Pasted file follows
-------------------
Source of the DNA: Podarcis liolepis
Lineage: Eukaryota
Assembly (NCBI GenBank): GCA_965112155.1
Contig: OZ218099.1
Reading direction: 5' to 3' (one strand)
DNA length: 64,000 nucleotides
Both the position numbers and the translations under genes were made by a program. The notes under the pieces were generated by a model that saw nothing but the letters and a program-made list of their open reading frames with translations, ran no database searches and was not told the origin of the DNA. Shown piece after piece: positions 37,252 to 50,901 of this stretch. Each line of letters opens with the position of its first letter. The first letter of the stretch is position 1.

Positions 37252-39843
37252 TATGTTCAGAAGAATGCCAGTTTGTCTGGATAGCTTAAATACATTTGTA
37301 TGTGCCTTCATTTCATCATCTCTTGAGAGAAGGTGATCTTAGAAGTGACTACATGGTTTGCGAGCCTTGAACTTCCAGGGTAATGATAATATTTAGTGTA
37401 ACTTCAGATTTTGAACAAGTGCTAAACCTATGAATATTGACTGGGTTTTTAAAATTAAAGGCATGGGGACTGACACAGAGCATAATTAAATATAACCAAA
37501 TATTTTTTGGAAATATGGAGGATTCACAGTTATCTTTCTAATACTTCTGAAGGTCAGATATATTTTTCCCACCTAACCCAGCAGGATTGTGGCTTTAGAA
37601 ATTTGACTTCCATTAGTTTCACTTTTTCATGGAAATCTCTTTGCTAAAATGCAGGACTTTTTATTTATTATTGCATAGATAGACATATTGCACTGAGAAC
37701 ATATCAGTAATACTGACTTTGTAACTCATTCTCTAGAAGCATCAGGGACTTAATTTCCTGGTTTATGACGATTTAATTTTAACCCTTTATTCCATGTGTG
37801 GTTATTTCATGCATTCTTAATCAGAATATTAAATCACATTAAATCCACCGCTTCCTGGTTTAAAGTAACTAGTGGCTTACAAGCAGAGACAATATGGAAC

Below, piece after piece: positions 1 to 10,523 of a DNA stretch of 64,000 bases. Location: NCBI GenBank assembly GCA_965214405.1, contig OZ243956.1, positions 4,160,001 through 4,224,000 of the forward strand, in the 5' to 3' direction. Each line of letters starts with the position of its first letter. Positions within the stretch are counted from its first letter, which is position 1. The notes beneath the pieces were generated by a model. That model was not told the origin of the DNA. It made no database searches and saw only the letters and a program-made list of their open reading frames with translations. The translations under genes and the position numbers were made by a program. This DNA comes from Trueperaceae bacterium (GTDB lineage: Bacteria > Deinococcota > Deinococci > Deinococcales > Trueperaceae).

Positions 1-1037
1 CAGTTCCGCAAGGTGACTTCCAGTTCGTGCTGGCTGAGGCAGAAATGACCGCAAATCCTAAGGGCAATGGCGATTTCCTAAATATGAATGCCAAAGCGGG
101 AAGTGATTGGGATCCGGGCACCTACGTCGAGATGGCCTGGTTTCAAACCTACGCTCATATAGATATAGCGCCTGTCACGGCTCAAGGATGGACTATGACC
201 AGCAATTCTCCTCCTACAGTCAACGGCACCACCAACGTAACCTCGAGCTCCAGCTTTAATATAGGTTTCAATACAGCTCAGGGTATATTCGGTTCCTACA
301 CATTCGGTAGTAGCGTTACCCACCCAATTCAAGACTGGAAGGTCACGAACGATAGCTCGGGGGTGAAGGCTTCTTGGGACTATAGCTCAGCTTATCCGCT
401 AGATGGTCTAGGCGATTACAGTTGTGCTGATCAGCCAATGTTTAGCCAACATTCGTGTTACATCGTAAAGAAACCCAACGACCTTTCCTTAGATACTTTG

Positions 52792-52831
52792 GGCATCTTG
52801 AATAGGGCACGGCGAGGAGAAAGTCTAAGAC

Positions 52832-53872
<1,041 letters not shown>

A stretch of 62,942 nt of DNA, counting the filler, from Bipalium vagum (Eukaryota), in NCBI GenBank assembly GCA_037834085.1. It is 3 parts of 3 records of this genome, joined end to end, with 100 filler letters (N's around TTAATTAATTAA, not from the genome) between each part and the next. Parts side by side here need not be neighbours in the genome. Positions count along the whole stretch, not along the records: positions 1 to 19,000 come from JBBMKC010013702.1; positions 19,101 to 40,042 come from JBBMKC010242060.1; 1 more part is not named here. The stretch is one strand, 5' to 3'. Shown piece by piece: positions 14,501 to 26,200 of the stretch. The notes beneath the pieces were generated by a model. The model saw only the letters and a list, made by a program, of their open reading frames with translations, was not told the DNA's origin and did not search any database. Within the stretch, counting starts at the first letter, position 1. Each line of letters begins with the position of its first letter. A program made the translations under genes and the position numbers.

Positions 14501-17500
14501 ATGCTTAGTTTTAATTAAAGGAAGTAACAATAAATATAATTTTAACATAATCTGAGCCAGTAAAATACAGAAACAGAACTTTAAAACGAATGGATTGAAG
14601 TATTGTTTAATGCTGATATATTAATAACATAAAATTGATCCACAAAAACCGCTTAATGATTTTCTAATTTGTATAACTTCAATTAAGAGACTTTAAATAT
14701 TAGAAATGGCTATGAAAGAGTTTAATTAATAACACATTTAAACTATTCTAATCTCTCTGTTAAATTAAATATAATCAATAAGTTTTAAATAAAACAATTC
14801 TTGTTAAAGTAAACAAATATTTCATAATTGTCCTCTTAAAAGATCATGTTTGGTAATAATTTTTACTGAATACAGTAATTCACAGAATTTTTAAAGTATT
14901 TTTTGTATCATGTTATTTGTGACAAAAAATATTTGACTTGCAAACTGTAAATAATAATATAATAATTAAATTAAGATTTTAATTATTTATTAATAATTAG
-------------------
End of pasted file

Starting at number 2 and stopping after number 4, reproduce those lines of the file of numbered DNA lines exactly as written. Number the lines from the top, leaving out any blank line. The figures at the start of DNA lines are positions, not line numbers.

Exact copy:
Lineage: Eukaryota
Assembly (NCBI GenBank): GCA_965112155.1
Contig: OZ218099.1